When is the right time to see an orthodontist? Earlier is better, of course, because as soon as an orthodontist can note a problem, they can figure out and implement the right treatment plan. But all children are different, and seeing a specialist for the first time is not only for children! Follow these recommendations if you’re a concerned parent or want to know if orthodontics is right for you as an adult.
When Should Children See An Orthodontist?
It’s a good idea to get an orthodontic evaluation around 7 years of age. Though all patients are different, treatment with dental braces generally begins when a child has lost most of their primary teeth (known better as baby teeth) and has grown in most of their permanent teeth. Because children’s teeth can grow differently, only an expert can tell if one has a developmental variation or a real orthodontic problem.
Some signs can point to a child requiring an orthodontic visit before all their baby teeth have fallen out: abnormal loss of these teeth (too early or too late), continued thumb sucking, mouth breathing, and the thrusting out of the tongue. If you’re a parent who notices any of these symptoms in your child, it may be time to book a visit. Early screening does not mean that treatment will start right away for the child; it can mean that you’ll know that the child will require treatment when they are older. Most orthodontic treatments begin between the ages of 8 and 14. However, early preventive care can take advantage of the child’s growth and guide the teeth to an intended result during their development.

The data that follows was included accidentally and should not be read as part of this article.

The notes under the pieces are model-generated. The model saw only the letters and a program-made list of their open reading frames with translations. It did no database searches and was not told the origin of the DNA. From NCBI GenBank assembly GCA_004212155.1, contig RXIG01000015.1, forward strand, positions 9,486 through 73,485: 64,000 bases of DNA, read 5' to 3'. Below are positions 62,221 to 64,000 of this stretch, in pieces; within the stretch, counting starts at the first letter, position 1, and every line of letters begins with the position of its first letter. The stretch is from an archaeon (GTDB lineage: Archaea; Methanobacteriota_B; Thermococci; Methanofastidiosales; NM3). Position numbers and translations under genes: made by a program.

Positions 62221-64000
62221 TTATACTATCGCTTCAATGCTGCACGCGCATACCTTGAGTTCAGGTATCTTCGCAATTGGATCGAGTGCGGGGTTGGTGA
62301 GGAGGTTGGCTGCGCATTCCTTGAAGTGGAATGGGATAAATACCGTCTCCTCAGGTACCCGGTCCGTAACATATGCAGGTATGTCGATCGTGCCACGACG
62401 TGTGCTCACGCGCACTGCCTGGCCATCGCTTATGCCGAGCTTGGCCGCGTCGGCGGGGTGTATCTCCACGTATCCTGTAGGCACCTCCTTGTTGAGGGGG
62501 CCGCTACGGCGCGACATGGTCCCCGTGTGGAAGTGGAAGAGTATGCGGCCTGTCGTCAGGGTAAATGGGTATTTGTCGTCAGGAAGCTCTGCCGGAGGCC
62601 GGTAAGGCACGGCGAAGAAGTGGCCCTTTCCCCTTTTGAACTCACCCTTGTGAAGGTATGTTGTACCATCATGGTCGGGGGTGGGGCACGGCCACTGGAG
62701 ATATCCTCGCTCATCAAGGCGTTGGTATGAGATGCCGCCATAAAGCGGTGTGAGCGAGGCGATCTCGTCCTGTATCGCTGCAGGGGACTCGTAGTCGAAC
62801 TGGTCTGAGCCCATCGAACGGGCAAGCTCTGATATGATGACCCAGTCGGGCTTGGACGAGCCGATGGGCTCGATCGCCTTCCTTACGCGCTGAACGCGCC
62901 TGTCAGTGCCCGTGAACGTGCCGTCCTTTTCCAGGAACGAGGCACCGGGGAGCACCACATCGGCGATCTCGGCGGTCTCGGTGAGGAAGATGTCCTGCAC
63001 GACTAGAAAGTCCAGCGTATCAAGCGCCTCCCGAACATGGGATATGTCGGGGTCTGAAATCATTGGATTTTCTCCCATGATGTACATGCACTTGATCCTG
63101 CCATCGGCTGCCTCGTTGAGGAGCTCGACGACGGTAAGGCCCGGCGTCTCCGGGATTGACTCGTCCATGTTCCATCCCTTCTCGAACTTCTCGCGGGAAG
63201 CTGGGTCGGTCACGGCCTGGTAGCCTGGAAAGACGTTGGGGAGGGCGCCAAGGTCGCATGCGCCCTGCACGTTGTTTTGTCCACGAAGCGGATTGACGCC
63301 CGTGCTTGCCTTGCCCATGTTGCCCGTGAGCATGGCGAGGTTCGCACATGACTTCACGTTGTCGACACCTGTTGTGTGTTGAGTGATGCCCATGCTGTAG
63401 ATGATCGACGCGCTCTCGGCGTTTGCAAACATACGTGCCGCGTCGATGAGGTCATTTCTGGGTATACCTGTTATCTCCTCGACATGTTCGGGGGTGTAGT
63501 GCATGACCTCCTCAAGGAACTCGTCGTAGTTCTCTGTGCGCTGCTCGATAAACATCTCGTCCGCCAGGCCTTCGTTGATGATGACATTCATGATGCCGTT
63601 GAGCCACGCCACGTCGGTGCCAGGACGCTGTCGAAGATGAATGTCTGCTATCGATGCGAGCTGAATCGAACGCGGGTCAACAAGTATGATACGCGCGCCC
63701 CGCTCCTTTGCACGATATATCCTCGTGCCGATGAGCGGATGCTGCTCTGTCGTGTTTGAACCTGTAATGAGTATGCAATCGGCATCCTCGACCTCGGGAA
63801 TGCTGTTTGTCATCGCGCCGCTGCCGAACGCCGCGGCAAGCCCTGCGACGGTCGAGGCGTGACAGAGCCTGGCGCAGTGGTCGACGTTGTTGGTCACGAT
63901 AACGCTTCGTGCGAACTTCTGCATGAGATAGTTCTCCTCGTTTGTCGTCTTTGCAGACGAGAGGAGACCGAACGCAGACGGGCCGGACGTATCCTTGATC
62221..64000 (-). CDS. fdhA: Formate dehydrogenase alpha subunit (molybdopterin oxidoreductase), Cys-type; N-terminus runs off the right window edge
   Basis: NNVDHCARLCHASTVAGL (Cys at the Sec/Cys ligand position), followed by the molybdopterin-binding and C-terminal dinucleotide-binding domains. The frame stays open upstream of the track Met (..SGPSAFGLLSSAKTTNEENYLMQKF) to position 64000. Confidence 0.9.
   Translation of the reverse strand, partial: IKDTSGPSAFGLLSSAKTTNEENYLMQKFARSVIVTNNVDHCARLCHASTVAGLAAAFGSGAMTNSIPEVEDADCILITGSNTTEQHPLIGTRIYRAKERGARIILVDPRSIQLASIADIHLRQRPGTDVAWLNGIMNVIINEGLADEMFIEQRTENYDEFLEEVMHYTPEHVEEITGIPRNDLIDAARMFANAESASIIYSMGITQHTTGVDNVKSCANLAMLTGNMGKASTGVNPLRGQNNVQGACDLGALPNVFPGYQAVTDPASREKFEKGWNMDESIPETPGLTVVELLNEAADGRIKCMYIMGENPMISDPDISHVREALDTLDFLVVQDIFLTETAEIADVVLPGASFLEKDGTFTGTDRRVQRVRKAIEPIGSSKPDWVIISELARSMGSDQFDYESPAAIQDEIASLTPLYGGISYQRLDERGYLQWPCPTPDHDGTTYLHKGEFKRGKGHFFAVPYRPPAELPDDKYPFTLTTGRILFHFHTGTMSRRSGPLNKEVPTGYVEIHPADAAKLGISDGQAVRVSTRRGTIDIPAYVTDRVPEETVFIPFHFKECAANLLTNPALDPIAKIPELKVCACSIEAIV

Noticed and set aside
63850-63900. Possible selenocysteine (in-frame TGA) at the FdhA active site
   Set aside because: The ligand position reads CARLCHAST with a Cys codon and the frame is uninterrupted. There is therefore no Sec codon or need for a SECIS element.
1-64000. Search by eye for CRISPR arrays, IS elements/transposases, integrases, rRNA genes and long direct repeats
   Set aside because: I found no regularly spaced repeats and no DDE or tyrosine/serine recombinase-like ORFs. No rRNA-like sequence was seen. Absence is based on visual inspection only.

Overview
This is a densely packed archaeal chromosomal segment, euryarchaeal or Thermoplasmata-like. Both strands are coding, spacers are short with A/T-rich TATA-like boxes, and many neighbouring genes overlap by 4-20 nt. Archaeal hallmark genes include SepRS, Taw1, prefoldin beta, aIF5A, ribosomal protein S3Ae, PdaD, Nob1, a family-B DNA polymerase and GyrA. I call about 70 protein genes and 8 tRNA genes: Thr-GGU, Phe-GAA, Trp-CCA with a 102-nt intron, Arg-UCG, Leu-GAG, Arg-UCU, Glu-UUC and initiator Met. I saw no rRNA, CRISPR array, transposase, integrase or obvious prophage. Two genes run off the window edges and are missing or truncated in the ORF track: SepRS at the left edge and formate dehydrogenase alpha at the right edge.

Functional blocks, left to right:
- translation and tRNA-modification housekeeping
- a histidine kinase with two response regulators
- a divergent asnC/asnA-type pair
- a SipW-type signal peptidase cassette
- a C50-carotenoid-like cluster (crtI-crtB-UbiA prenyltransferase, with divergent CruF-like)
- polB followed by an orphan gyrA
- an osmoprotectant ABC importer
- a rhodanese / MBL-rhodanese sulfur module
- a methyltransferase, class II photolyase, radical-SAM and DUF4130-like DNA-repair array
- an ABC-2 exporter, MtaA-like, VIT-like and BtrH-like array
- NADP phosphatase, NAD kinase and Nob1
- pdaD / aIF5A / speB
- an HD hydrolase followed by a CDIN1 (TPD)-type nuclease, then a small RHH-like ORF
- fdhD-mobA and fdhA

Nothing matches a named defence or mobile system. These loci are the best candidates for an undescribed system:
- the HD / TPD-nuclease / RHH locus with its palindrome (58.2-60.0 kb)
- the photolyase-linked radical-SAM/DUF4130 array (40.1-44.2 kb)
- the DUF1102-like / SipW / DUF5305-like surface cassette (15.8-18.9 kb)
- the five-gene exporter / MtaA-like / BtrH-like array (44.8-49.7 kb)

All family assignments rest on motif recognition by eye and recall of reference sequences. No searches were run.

If orthodontic issues are left untreated, a patient could require more serious surgery to correct their conditions. However, adults should not think that braces or treatments like Invisalign are only for younger people – there’s no age limit on seeing an orthodontist for the first time!
Your First Appointment
You should see an orthodontist any time you have a question about the quality of your bite or the alignment of your teeth or jaw. You may have difficulty biting down, speaking, or chewing, or some of your teeth may be protruding, crowded or misplaced. If that’s the case, then it’s time to consult with an orthodontist and get a professional opinion.
Some issues aren’t as noticeable and require the patient to pay close attention to their habits. Grinding or clenching, mouth breathing, and not being able to close lips can all be signs that someone needs to see an orthodontist. If your jaws make unnatural sounds or seem to shift in position when moved, an alignment using braces may be necessary.
With more unobtrusive options than ever, adults who suffer from problems or are self-conscious about their teeth shouldn’t put off getting orthodontic work for the first time. While an early diagnosis makes conditions far easier to treat, teens and adults who missed out on an examination when they were younger shouldn’t live with any misalignments or tooth problems.